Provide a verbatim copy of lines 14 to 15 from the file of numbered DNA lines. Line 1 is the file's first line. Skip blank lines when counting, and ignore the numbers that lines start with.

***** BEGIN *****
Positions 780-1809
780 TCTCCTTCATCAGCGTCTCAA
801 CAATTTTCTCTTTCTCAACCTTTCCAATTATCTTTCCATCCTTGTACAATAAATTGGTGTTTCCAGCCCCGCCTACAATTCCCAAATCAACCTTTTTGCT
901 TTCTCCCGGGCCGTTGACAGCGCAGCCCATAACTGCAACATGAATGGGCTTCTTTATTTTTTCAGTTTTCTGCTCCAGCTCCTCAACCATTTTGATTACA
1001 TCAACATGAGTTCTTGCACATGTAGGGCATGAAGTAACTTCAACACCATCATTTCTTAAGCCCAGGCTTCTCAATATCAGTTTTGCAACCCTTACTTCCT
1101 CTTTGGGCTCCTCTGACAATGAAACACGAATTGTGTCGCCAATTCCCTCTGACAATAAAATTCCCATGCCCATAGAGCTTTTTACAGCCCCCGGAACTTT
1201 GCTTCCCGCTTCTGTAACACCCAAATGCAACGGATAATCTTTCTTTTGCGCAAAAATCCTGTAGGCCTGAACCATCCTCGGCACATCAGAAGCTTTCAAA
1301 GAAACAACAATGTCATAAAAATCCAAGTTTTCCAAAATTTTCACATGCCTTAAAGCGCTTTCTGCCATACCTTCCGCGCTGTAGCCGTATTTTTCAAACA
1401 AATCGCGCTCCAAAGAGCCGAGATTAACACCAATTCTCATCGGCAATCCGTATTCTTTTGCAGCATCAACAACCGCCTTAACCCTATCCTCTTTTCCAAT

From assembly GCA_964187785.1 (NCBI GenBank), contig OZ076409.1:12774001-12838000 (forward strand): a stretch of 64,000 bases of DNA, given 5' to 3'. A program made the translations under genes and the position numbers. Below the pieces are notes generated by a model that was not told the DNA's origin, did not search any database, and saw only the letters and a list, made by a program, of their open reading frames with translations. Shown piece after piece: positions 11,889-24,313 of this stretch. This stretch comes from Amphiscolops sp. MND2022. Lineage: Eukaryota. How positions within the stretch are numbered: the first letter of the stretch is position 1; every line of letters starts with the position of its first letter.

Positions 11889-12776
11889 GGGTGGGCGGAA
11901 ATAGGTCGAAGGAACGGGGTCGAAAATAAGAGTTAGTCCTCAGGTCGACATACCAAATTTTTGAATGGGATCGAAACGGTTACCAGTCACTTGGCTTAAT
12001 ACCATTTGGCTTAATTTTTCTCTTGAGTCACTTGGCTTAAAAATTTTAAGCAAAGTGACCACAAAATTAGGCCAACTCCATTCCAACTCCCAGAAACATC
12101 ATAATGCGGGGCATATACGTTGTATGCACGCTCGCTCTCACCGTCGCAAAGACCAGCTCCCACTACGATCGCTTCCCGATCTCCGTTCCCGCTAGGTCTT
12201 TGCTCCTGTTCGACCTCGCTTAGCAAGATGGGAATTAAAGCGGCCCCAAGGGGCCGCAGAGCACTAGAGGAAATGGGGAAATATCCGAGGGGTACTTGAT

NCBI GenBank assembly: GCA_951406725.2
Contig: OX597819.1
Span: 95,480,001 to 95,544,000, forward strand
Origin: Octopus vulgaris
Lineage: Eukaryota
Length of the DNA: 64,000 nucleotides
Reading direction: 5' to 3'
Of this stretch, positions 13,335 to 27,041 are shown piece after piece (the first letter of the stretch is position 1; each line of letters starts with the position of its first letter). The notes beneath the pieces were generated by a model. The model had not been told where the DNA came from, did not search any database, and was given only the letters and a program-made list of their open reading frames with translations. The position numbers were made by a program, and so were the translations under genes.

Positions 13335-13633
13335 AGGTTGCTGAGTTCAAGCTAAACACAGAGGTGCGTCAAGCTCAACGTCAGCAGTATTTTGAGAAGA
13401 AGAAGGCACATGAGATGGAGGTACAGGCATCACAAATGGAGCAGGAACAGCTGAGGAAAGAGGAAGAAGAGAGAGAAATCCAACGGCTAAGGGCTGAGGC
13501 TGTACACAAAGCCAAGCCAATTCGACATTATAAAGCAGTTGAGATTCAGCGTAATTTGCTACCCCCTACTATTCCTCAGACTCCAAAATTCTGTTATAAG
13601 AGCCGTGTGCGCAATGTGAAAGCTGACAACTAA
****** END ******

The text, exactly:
12001 ACCATTTGGCTTAATTTTTCTCTTGAGTCACTTGGCTTAAAAATTTTAAGCAAAGTGACCACAAAATTAGGCCAACTCCATTCCAACTCCCAGAAACATC
12101 ATAATGCGGGGCATATACGTTGTATGCACGCTCGCTCTCACCGTCGCAAAGACCAGCTCCCACTACGATCGCTTCCCGATCTCCGTTCCCGCTAGGTCTT